After a long silence following Hurricane Irma, Peter Island Resort and Spa has announced that it aims to reopen the “main sections” of its 52 hotel rooms and three villas by December 2021, government announced this week.
On Tuesday, Premier Andrew Fahie signed an agreement for the redevelopment with Peter Island Limited, represented by resort director David Van Andel, according to a statement from Government Information Services.
The press release provided few details, and it didn’t explain why the agreement was needed for the rebuild. However, it quoted Mr. Fahie as saying the project would generate approximately 160 local jobs during the construction phase and contribute “no less than 50 jobs to the Virgin Islands economy” after completion.
The press release also stated that the development would contribute $18-$22 million to the economy annually.
BVI Tourist Board Director Sharon Flax-Brutus said yesterday that the redevelopment will represent a return to the resort’s previous size.
She also expressed high hopes, telling the Beacon yesterday she is hopeful the “rebirth” of Peter Island “will add tremendously to our luxury portfolio.”
After facing extensive damage from hurricanes Irma and Maria in 2017, the resort closed and laid off 176 employees. Only 35 remained.
Until now, the resort had not announced a timeline for reopening beyond stating that it would remain closed for the duration of 2017 and into late 2018.
Efforts to reach resort representatives and to obtain the development agreement were not immediately successful.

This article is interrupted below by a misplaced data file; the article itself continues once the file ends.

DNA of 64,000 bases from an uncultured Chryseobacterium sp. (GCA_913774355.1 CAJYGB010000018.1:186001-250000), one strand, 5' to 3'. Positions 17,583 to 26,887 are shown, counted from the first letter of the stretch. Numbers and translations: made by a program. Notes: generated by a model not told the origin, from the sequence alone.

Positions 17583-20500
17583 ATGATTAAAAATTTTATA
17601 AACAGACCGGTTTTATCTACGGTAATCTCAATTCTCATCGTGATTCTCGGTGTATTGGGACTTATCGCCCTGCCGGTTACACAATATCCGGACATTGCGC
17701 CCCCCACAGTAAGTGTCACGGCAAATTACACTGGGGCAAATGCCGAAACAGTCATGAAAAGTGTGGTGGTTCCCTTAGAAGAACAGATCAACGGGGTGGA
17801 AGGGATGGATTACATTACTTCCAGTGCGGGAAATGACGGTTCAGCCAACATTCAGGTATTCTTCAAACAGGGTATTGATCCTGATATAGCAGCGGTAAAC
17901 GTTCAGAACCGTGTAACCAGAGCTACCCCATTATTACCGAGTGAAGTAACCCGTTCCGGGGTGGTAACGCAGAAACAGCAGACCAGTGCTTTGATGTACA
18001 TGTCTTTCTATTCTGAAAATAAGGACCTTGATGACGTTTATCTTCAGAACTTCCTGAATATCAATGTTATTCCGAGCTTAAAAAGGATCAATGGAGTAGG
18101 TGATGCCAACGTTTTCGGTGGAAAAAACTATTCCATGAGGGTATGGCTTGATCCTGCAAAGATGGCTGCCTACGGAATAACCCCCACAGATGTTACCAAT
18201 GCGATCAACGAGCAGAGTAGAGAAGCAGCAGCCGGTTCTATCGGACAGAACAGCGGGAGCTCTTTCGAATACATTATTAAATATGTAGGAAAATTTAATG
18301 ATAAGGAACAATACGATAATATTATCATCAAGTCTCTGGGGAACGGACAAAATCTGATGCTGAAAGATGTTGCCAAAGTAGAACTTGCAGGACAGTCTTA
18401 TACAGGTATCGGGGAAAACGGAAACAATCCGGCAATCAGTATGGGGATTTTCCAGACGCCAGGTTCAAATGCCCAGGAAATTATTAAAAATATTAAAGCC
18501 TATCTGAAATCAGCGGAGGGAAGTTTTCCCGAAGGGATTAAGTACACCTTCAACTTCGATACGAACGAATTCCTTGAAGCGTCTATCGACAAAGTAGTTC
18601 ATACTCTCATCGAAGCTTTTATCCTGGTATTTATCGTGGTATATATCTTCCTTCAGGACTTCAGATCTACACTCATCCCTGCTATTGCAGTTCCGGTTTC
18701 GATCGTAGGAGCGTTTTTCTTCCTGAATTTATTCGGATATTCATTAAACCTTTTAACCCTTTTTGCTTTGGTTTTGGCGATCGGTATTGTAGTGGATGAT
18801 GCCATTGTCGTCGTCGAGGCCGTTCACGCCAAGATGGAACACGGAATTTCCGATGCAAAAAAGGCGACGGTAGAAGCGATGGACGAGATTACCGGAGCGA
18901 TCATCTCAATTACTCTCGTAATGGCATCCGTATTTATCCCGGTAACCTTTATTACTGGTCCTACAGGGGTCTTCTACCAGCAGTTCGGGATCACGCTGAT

However, some rebuilding appears to have been taking place in recent months.
The resort’s last post to its Facebook page, which was added in May, shows a video of staff member Jean Kelly thank- ing supporters for their kind comments as the resort continues to rebuild.
Ms. Kelly, the post explains, helps out in the staff cafeteria “to make sure that our crew is fed and comfortable during their busy work day.”
“I’m looking forward to seeing all of you one of these wonderful days when we get ourselves together, but we’re working on it,” Ms. Kelly said in the video. “We’ll be there soon.”
The resort’s website also features a pop-up thanking people for the “kindness and support” through the “difficult time.” The reopen date, the website adds, “will depend on the progress of the BVI government to restore normal operations, the return of staff, and our rebuild.”
During the premier’s November budget address, he promised to work with resorts like Peter Island and noted that such developments would bring the territory closer to the government’s goal of opening a total of 5,000 land-based hotel rooms in the territory within five years. Prior to Irma, there were 2,700 hotel rooms available.
Last year, though, some members of the BVI Chamber of Commerce and Hotel Association raised concerns about the goal, speculating that 5,000 hotel rooms might oversaturate the market, cut quality of service, and skew room rates.
Currently, about 60 percent of the pre-Irma land-based rooms have been opened, Ms. Flax-Brutus said.
Some have returned this year, including the ones at Virgin Gorda’s flagship Rosewood Little Dix Bay, which reopened the first week of this year after a four-year closure exacerbated by damage from Irma.